The Dept. of Justice has revamped a key and critical manual for federal prosecutors, remaking it to reflect the vision of Attorney General Jeff Sessions' priorities and goals.
"In: Attorney General Jeff Sessions’ tough-on-crime policies. Out: A section titled 'Need for Free Press and Public Trial.' References to the department’s work on racial gerrymandering are gone. Language about limits on prosecutorial power has been edited down," Buzzfeed reports.
"The changes include new sections that underscore Sessions’ focus on religious liberty and the Trump administration’s efforts to crack down on government leaks — there is new language admonishing prosecutors not to share classified information and directing them to report contacts with the media."
Buzzfeed notes that the manual, technically titled the United States Attorneys Manual, is actually used by federal prosecutors and throughout the Justice Dept.
Part of the section of freedom of the press that was deleted said that "careful weight must be given in each case to the constitutional requirements of a free press and public trials as well as the right of the people in a constitutional democracy to have access to information about the conduct of law enforcement officers, prosecutors and courts, consistent with the individual rights of the accused."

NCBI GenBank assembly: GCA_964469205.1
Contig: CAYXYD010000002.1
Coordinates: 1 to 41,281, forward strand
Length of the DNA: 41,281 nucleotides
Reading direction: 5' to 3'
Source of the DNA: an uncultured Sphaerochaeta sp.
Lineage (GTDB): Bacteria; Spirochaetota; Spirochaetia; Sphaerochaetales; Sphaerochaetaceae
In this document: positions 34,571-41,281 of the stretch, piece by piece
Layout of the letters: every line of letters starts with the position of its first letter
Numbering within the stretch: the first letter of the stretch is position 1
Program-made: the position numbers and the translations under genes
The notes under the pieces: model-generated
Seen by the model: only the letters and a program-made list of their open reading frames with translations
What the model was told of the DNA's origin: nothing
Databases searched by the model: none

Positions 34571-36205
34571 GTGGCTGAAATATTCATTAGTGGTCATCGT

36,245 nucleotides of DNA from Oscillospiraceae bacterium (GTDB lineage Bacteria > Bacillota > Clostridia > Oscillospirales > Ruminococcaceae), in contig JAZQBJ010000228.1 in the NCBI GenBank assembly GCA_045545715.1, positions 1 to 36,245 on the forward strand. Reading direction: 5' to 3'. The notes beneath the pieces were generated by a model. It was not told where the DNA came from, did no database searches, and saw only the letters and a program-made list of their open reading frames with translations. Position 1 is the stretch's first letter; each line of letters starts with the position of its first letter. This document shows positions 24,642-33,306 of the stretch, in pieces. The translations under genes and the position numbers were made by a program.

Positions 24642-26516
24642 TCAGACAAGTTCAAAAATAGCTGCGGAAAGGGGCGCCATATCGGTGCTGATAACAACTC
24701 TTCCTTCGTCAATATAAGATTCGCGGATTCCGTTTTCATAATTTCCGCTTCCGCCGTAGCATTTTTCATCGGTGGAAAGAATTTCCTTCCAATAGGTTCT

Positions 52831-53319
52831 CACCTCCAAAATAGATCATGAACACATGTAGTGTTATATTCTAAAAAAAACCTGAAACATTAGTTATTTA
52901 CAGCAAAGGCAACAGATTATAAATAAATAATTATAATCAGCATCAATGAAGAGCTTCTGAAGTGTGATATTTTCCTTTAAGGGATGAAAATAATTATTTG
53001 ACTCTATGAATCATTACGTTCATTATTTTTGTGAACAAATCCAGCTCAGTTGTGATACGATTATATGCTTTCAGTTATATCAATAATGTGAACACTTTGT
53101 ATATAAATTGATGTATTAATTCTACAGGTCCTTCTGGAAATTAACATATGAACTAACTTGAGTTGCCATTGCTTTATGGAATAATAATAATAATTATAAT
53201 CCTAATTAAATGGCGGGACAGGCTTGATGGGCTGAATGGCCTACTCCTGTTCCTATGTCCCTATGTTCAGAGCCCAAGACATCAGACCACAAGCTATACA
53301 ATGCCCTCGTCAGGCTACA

In short, Sessions is opting to change the DOJ's First Amendment focus to preserving and expanding "religious liberty," and gutting freedom of the press protections.
The racial gerrymandering section, in part, had read:
“The Voting Section defends from unjustified attack redistricting plans designed to provide minority voters fair opportunities to elect candidates of their choice and endeavors to achieve racially fair results where courts find...that redistricting plans constitute unconstitutional racial gerrymanders.”
Under Attorney General Eric Holder the manual was changed to advocate for charging decisions that “fairly reflect the defendant’s criminal conduct.”
It now reflects Attorney General Sessions' memo that orders federal prosecutors to "charge and pursue the most serious, readily provable offenses. By definition, the most serious offenses are those that carry the most substantial guidelines sentence, including mandatory minimum sentences."